Beginning last April, Instagram began hiding “likes” in Canada, Japan and Brazil. In 2020, Instagram will begin hiding likes for some users in the U.S., their biggest single market with over a 100M users.
Exact details of the change are not public, but like counts will be hidden on posts showing up in your feed, while the person/company posting will be still be able to see how many people are liking their content.
Likes on Instagram have devolved into an increasingly meaningless vanity metric. Common practices, like speed scrolling while double tapping and “like for like” tags have gamified the user experience. Bots and click farms have commoditized likes and interactions—think, “fake social media.” These activities dilute a like’s meaning and discourage users from meaningfully interacting with content.
Instagram’s actual customers are not users, but marketers and advertisers. Vanity metrics may impress some users, but empty likes bring individual ad and post performance metrics into doubt, and make brand managers question the entire influencer ecosystem.
Empty likes has reduced message salience and creativity on Instagram. Hiding likes will likely have a positive effect on both user experience and content. Brand managers will now need to step up their content and engagement game to reach Instagram audiences.
Innovative and creative content isn’t worth the effort when it’s ignored because it doesn’t have enough likes. In a world where likes are hidden, content connects when it creatively engages with users, not because it’s popular. Look for better, sharper and more targeted content and ads.
Connection and relationship will also become more important when likes are hidden. In reality, popularity has never been as important as community connections for social media. It’s just been easier for social media managers and marketers to value large numbers than has been to actually connect with customers. Look for a return to more active engagement with followers, especially in content showing up in the stories feed, which connects directly to a brand’s followers.
Influencers currently operate in a very opaque market with severe distortions. They will face increasing pressure to prove their ROI to marketers. They won’t go away. However, the days of equating audience size to influence are over. Influencers will have to prove audience engagement and link it to value.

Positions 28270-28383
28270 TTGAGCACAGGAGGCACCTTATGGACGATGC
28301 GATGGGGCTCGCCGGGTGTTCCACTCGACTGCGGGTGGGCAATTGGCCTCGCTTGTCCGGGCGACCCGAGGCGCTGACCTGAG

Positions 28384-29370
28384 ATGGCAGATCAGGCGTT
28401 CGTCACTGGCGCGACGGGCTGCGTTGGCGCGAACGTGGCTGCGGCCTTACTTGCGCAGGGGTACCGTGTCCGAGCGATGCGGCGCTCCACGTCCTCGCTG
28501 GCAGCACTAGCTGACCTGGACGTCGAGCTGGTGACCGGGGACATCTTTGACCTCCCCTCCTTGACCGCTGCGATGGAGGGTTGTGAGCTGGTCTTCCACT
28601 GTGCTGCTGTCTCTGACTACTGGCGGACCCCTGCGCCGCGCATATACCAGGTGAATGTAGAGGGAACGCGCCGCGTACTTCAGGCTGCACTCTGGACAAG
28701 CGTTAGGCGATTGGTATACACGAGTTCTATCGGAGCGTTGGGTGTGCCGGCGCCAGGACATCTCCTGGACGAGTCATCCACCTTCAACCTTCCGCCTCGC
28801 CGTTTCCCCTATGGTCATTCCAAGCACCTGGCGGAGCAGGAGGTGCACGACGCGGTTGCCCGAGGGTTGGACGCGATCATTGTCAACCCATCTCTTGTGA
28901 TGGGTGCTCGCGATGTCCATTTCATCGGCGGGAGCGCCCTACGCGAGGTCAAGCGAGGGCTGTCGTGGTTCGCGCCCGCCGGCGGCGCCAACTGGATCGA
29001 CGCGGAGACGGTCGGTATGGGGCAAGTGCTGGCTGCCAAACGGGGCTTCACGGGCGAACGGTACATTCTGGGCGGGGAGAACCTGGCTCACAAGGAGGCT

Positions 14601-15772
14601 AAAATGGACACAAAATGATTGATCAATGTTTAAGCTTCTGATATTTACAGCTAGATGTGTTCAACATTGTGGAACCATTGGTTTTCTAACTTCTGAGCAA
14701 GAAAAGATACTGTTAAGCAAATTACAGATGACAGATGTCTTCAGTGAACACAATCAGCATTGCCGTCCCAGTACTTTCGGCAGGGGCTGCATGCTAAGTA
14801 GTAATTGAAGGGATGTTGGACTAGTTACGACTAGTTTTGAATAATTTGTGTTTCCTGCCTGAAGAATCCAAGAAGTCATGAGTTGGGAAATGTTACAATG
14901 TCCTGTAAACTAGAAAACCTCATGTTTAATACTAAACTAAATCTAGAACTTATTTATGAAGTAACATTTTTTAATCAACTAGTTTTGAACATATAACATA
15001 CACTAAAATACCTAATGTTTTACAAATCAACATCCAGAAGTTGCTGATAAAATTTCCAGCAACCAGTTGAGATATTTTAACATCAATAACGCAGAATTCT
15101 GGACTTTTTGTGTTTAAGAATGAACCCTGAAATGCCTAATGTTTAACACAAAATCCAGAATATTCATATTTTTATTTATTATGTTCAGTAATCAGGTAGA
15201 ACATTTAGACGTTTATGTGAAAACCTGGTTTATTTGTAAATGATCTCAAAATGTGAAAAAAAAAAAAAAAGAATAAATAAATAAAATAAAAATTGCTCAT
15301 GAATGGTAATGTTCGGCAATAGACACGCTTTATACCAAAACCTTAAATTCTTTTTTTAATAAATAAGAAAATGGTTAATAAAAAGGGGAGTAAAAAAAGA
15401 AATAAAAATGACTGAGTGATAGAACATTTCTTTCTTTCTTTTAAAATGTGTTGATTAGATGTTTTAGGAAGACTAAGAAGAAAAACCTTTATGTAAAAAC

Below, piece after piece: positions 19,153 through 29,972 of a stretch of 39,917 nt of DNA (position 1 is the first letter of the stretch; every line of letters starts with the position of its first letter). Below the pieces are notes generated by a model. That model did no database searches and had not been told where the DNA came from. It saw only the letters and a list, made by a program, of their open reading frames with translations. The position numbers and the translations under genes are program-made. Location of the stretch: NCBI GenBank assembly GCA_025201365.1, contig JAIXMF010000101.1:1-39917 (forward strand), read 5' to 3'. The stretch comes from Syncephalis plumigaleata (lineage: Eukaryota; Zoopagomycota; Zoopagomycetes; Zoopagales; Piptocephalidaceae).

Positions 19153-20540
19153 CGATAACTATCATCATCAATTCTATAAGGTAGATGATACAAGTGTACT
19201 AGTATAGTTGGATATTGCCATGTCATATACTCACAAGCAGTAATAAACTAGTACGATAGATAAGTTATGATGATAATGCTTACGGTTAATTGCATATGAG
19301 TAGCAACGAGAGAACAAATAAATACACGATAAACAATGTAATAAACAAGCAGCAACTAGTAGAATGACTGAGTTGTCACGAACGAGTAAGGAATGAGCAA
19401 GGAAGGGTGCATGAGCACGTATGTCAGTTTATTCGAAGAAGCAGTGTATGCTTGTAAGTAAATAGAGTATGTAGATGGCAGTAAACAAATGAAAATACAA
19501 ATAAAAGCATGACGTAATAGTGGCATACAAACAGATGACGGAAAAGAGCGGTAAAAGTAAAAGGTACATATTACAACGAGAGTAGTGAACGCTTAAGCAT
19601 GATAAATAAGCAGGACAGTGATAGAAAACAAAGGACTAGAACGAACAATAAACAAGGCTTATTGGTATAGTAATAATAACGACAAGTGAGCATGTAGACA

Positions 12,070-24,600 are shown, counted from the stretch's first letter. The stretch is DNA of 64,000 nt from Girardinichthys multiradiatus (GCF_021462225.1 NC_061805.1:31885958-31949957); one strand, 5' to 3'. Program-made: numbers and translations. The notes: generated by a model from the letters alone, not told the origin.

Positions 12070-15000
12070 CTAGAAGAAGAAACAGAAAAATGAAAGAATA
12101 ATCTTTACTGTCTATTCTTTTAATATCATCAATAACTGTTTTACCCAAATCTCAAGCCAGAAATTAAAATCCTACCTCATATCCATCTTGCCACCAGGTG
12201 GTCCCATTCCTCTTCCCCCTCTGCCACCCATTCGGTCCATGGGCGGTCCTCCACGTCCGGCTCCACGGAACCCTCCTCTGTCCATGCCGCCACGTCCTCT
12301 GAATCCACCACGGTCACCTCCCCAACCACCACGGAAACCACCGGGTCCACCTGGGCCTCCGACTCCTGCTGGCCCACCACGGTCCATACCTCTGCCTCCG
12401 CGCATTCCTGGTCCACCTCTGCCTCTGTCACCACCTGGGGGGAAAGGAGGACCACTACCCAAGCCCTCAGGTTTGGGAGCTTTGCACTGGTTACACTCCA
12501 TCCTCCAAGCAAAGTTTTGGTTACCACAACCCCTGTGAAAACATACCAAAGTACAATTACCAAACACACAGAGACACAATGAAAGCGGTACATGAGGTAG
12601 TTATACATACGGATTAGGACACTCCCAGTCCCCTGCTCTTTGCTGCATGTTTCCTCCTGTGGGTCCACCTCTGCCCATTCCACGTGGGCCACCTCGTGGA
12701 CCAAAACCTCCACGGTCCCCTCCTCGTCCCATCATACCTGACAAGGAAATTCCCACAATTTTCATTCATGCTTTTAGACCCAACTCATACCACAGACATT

Healthier interactions, better content and less market distortion, are all great things for Instagram, its users and customers. Hiding likes is the right move.
This article, number four in a series on ways we communicate digitally, looks at the Graphic Interchange Format (GIF).
The creators of the format pronounced the word as “jif” with a soft “G” as in “gym”…CompuServe employees would often say “Choosy developers choose GIF”, spoofing this brand’s television commercials. The word is now also widely pronounced with a hard “G” /ɡɪf/ as in “gift”.
“It’s Pronounced ‘JIF’ not ‘GIF.’” (Steve Whilhite inventor of GIF)
Wikipedia & The New York Times
What is a GIF?
GIF was created in 1987 by Steve Whilhite and a team of developers at CompuServe, many years before we all started using the Internet. GIF is a compression technique that greatly reduces the file size of images and series of images. (The GIF below is around 250 kb in size, as opposed to 39 MB in the original video.) GIF restricts the color palette and minimizes the number of pixels while maintaining remarkable clarity.
The first GIFs started showing up on websites in the mid-1990s as primitive stand-ins for video. Try to remember how slow the Internet was, even into the early 2000s. Video requires a lot of bandwidth, making it rare, even impossible, to use in the dial-up and early broadband eras.
Initially, GIF was limited to connecting individual frames of photos. Today we have animated GIF. Which uses another technology—Graphic Control Extension (GCE)—that allows us to seamlessly connect multiple images and facilitate the creation of GIFs from video.